With a wry sense of humor, American artists John Sloan and Rockwell Kent reflect upon new inventions and their impact upon modes of socializing and entertainment. Jewelry Store Window suggests the way in which the electrification of streetlamps opened up the potential for nocturnal rambles through urban areas. If Sloan’s 1906 print suggests companionship, his 1926 depiction of the new technology of radiology suggests alienation, as physicians carefully study his organs with seemingly little regard for him has an individual. By a similar token, Rockwell Kent’s Party Wire seems to question the value of the telephone—often arranged on a multi-user “party” line in its early years. Precarious in its installation, the tangled line seems to fix its users in positions apart from one another and simultaneously raises prescient questions about the relationship of new communications technologies to personal privacy.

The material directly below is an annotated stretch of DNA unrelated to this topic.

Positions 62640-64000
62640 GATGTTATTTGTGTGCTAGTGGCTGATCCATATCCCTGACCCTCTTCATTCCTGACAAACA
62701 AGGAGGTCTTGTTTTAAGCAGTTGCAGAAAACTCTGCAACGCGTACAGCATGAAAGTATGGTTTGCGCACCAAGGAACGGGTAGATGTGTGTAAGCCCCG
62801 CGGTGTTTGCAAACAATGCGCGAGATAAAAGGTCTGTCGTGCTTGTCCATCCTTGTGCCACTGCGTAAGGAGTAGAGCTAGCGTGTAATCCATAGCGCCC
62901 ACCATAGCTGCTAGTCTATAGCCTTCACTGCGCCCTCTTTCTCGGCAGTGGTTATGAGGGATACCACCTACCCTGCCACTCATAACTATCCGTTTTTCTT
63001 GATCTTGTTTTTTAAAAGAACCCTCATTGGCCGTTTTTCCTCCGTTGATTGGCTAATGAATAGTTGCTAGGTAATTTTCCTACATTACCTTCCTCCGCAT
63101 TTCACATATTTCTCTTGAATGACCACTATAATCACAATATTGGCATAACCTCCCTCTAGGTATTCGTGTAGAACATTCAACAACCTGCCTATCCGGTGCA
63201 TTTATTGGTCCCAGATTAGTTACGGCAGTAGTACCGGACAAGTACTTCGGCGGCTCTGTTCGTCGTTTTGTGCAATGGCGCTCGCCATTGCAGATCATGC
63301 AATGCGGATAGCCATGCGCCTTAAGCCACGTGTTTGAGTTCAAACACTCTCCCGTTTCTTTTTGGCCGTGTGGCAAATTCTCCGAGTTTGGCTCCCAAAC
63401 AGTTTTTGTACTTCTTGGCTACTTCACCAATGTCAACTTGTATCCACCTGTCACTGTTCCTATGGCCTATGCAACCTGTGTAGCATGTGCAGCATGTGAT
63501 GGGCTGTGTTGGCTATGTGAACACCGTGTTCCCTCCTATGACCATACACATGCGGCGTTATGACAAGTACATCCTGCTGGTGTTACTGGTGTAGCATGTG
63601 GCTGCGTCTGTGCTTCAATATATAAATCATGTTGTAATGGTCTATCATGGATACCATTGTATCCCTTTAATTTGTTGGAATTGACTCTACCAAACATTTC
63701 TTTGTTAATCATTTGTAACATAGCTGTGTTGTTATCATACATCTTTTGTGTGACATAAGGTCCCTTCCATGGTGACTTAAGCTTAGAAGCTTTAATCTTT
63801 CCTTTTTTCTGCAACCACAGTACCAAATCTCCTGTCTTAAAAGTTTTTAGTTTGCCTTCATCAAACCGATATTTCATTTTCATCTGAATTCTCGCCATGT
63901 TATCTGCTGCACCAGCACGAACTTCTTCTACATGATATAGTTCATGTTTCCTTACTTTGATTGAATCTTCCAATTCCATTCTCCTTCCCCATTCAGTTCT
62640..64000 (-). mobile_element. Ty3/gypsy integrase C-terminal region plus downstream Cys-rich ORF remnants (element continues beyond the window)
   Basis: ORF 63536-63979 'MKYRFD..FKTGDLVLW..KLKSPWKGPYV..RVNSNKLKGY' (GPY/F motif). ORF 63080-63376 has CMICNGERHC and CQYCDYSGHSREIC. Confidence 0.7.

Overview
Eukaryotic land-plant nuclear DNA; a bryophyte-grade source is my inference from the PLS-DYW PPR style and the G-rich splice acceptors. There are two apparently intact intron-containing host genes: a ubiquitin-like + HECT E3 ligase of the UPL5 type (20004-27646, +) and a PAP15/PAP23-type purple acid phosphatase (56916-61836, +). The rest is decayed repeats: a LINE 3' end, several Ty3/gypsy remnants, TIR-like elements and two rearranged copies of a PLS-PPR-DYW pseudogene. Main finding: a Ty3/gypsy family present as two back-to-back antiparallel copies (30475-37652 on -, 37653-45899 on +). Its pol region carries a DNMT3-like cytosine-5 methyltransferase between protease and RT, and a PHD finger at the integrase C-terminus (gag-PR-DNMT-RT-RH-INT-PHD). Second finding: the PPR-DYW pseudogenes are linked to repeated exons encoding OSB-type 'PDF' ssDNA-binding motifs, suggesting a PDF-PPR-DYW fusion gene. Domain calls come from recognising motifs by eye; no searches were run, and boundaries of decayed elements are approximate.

Help us make our collections more accessible by providing keywords to describe this artwork. The BCMA uses the
Getty Art & Architecture Thesaurus to
provide consistent keywords. Enter a keyword in the field below and you will be prompted with a list of possible matching AAT preferred terms.